Can't blame 'em in this case, at least from an objective viewpoint. The phone's reputation relies a lot on the apps' reputation. Apps that hang, or run slow, or basically sucks the battery dry in short order affects the users' perception of the phone. If that perception is destroyed by a bug in this particular app causing a raft of apps that basically suck (not in content, but performance, efficiency, etc)? For Apple, that would suck - far better to have flaws in an API, runtime, or etc that they themselves can fix in short order, than to stumble across flaws that they'd have to beg a third party to fix. It also leaves open a trap that Microsoft is stumbling on with each new version of Windows: Compatibility/Legacy issues. Given that there isn't too much capacity on a smartphone for Moore's Law to cover bloat, you can't just code your way out of a legacy issue - especially those caused by some third party build/prototyping app.

    Apple's stance is pretty simple, really: If you want to build an iPhone app, learn to write code and do it your own damned self. The tools are free. The store fees are dirt cheap.

    Personally, vote with your wallet. Android phones (esp. thanks to Verizon's BOGO deals and a far larger pool of manufacturers) are selling like mad right now. iPhones are still selling like mad right now. May the market determine the best model...

  • by Haedrian (1676506) on Monday August 30, 2010 @04:15AM (#33413074)

    I didn't mean that, I meant -

    1. You need to use their hardware (smaller SIM Card, propriatry charger/connector)

    2. You need to use their store to get applications

    2a. You need to obey their rules to get your application there

    2aI. [I'm not going into these, seriously]

    -
    That sort of thing is what I meant. Once you 'buy' apple what you can do with it is pretty much dictated.

  • by Anonymous Coward on Monday August 30, 2010 @04:28AM (#33413100)

    1. You need to use their hardware (smaller SIM Card, propriatry charger/connector)

    The Micro SIM wasn't developed by Apple.

    "The micro-SIM was developed by the European Telecommunications Standards Institute along with SCP, 3GPP (UTRAN/GERAN), 3GPP2 (CDMA2000), ARIB, GSMAssociaton (GSMA SCaG and GSMNA), GlobalPlatform, Liberty Alliance, and the Open Mobile Alliance (OMA) for the purpose of fitting into devices otherwise too small for a mini-SIM card." source [wikipedia.org]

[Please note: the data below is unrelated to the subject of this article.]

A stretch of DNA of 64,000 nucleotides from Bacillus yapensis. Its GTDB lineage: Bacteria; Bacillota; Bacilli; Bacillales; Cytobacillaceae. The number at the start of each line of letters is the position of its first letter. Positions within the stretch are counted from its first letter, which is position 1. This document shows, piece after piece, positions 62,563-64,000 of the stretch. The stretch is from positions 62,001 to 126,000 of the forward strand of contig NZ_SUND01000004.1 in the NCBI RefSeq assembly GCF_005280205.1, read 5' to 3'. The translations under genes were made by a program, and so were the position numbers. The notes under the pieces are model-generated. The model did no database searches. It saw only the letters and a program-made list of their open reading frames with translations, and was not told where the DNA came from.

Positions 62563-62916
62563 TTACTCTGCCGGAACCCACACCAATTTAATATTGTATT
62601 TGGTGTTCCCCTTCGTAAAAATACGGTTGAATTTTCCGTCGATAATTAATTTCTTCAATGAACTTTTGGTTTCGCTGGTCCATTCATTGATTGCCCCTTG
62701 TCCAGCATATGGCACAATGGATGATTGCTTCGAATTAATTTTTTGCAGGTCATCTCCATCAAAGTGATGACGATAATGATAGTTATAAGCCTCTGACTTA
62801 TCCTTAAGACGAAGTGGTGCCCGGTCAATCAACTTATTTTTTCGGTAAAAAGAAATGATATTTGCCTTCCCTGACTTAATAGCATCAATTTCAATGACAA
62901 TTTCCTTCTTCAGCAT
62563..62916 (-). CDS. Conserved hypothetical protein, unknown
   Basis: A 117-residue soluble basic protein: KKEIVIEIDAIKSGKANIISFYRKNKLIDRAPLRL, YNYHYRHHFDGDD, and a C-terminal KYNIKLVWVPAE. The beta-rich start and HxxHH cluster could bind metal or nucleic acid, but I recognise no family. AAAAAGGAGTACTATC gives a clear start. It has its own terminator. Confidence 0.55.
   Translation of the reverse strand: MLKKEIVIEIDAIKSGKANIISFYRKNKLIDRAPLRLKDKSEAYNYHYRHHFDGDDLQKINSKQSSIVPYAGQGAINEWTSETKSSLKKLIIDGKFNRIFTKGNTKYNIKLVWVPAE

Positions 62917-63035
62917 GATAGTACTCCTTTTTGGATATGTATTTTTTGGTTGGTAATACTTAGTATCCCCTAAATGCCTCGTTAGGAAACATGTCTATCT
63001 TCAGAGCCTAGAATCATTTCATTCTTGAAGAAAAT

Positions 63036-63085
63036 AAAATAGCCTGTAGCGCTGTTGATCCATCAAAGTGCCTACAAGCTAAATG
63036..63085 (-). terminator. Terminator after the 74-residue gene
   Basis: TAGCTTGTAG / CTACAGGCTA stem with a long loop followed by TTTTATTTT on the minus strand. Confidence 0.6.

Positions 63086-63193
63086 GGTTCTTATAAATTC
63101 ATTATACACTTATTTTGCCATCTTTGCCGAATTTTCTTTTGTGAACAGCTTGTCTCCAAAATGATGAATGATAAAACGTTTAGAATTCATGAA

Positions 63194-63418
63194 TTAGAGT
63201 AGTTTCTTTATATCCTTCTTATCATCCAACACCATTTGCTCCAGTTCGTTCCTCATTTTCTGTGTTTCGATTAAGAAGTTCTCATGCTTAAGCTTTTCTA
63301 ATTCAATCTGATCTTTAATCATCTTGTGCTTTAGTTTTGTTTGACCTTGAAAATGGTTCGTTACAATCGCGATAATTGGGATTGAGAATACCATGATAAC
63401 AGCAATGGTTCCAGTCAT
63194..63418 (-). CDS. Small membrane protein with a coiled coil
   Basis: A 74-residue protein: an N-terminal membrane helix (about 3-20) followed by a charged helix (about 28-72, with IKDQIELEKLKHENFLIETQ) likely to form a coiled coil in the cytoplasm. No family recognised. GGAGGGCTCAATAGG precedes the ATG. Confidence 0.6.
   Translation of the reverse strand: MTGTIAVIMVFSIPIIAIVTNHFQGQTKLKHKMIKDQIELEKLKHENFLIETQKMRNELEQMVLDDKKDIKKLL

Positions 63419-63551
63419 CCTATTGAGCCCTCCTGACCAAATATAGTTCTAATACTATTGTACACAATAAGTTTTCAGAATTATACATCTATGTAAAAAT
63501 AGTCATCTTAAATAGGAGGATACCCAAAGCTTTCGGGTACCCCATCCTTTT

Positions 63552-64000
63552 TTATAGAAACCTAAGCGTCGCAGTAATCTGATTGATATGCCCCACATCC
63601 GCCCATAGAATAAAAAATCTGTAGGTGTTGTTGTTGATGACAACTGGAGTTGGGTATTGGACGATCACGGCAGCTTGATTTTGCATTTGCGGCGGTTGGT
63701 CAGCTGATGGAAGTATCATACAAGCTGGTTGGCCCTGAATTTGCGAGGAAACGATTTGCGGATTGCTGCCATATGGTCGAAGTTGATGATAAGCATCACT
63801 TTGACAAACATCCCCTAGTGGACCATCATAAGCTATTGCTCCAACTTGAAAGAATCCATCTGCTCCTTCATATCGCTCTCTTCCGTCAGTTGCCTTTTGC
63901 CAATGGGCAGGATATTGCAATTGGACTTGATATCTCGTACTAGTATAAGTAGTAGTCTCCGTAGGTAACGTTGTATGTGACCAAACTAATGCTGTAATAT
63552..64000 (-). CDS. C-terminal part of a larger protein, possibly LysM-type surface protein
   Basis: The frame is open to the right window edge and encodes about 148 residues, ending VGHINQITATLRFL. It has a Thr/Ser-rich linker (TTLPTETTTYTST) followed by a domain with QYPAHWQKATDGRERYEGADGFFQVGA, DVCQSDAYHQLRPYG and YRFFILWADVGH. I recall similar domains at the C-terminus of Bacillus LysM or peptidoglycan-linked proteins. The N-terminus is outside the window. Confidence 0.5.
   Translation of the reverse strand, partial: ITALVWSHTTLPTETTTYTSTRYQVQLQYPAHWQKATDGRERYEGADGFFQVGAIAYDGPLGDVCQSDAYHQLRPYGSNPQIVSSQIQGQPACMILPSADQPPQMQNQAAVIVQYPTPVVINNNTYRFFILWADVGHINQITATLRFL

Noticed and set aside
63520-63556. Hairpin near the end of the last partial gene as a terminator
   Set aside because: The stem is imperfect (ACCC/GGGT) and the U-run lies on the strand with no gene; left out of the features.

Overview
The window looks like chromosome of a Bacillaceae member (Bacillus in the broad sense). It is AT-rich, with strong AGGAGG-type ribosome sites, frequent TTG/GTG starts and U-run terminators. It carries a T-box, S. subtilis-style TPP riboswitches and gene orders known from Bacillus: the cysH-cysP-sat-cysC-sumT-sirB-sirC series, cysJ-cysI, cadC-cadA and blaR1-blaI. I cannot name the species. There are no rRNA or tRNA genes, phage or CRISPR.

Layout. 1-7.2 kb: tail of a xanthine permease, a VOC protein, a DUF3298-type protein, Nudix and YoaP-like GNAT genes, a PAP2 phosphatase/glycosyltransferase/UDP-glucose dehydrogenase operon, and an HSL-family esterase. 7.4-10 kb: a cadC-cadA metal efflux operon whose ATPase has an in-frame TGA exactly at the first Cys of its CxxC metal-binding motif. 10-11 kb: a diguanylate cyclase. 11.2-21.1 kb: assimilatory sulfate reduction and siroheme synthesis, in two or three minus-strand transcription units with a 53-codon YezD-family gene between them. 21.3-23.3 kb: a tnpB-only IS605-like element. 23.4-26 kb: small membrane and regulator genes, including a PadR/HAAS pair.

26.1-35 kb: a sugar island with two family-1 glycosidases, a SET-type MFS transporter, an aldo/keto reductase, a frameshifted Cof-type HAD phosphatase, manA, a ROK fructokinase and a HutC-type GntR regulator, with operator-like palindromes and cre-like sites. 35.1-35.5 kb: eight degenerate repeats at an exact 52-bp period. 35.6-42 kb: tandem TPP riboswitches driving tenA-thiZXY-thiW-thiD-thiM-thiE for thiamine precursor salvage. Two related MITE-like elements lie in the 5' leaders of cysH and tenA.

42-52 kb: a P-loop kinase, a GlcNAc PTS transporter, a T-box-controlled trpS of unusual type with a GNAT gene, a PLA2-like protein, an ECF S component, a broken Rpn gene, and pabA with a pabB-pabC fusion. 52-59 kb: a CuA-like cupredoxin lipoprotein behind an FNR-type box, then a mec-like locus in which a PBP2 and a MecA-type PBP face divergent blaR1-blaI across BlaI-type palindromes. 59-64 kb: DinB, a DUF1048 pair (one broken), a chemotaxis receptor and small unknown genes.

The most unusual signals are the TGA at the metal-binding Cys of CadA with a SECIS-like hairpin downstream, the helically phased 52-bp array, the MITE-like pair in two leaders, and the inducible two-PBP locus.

As for the other point, your on the mark.

  • by steveha (103154) on Monday August 30, 2010 @04:55AM (#33413158) Homepage

    How many more people does Apple have to hurt before it starts to tarnish the brand?

    Apple has done a fabulous job of polishing the iPhone and iPad. If you really want the best available phone, and you aren't too choosy about your freedom, you buy Apple.

    Sure, they won't get my money because I refuse to pay a company to tell me what software I may and may not install on my own device. That's okay, they don't care about me. But the more time goes by, the more stories like this one come to light. How much of this before people start to view Apple not so much as the hip, cool company but rather as the controlling, evil company?

    And stories like this one are inevitable, because Apple is exerting such a high degree of control. The approval process isn't a simple rubber-stamp thing. The more innovative and unusual an app is, the harder it is for Apple to decide whether it gives the user too much freedom. In this case, I would guess that the problem is that an app for mocking up new apps is a little too much like an emulator, and Apple can't quite make up its collective mind whether this is a sort of emulator or not. (I can't even guess why Apple approved other app mockup apps while letting this one languish.)